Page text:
it fifty times a day.'

This put Anne into an unhappy mood,
and they proceeded without much further
talk till the mill chimneys were visible below
them. John then said that he would leave
her to go in by herself.

' Ah, you are going back to get into some
danger on my account ? '

' I can't get into much danger with
such a fellow as he, can I ?' said John, smil-


* Well, no,' she answered, wath a sudden
carelessness of tone. It w^as indispensable
that he should be undeceived, and to begin
the process by taking an affectedly light view
of his personal risks was perhaps as good a
way to do it as any. Where friendliness was
construed as love, an assumed indifference


was the necessary expression for friendli-

So she let him go ; and, bidding him

hasten back as soon as he could, went down
the hill, while John's feet retraced the upland.

The trumpet-major spent the whole after-
noon and evening In that long and difficult
search for Festus Derrlman. Crossing the
down at the end of the second hour he met
Molly and Mrs. Loveday. The gig had
been repaired, they had learnt the ground-
lessness of the alarm, and they w^ould have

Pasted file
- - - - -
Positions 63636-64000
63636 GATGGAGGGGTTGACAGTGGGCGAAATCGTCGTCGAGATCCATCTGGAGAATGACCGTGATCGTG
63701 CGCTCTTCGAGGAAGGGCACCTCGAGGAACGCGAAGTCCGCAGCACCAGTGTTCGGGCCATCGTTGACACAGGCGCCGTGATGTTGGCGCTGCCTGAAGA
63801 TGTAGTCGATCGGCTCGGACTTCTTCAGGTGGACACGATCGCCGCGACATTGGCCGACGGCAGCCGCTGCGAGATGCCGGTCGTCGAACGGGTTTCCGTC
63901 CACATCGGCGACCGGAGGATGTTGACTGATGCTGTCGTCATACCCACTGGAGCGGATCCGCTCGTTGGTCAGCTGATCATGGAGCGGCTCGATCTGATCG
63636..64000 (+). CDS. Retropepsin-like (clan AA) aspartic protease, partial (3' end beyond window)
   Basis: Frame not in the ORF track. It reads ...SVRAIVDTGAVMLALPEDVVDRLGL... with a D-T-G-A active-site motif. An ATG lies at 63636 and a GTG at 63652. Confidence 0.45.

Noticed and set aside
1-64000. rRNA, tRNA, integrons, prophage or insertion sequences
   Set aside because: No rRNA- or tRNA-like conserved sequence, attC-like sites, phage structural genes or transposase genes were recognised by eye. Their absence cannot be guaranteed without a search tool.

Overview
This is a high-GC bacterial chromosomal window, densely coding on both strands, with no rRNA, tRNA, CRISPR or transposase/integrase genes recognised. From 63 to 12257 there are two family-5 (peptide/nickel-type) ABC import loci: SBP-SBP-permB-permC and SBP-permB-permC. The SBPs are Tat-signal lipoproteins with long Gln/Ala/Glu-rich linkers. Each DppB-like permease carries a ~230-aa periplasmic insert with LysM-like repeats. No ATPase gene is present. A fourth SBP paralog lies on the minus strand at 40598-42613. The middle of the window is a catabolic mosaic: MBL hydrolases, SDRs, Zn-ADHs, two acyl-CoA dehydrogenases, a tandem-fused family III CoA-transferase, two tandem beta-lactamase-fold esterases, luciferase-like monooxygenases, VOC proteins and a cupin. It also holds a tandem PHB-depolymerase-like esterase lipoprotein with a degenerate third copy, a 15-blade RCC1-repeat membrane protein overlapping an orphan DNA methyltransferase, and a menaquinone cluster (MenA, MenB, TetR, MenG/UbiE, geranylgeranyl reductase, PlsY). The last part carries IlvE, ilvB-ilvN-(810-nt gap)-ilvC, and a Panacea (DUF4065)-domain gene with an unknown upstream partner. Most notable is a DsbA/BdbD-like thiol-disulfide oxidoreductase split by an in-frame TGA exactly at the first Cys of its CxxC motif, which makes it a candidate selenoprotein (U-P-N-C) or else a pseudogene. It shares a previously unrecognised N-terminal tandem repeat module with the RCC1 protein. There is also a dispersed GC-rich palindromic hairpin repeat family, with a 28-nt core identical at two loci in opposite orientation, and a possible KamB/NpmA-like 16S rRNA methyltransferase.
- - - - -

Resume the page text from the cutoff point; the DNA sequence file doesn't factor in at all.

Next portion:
been proceeding happily enough but for their
anxiety about Anne. John told them shortly
that she had got a lift home, and proceeded
on his way.

The worthy object of his search had In the

meantime been plodding homeward on foot,

sulky at the loss of his charger, encumbered

with his sword, belts, high boots, and uniform,

s 2


and In his own discomfiture careless whedier
Anne Garland's life had been endangered or

At length Derrlman reached a place
where the road ran between high banks, one
of which he mounted and paced along as a
change from the hard trackway. Ahead of
him he saw an old man sitting down, with
eyes fixed on the dust of the road, as If rest-
inor and medltatlno^ at one and the same time.
Being pretty sure that he recognised his
uncle In that venerable figure, Festus came
forward stealthily, till he was immediately
above the old man's back. The latter was
clothed In faded nankeen breeches, speckled
stockings, a drab hat, and a coat which had
once been light blue, but from exposure as a
scarecrow had assumed the complexion and
fibre of a dried pudding-cloth. The farmer
was, in fact, returning to the hall, which he


had left in the morning some time later than
*lils nephew, to seek an asylum In a hollow
tree about two miles off. The tree was so
situated as to command a view of the building,
and Uncle Benjy had managed to clamber
up inside this natural fortification high enough
to watch his residence throuo^h a hole in the
bark, till, gathering from the words of occa-
sional passers-by that the alarm was at least
premature, he had ventured into daylight


He was now engaged in abstractedly
traclnof a diacrram In the dust with his
walking-stick, and muttered words to himself
aloud. Presently he arose and went on his
way without turning round. Festus was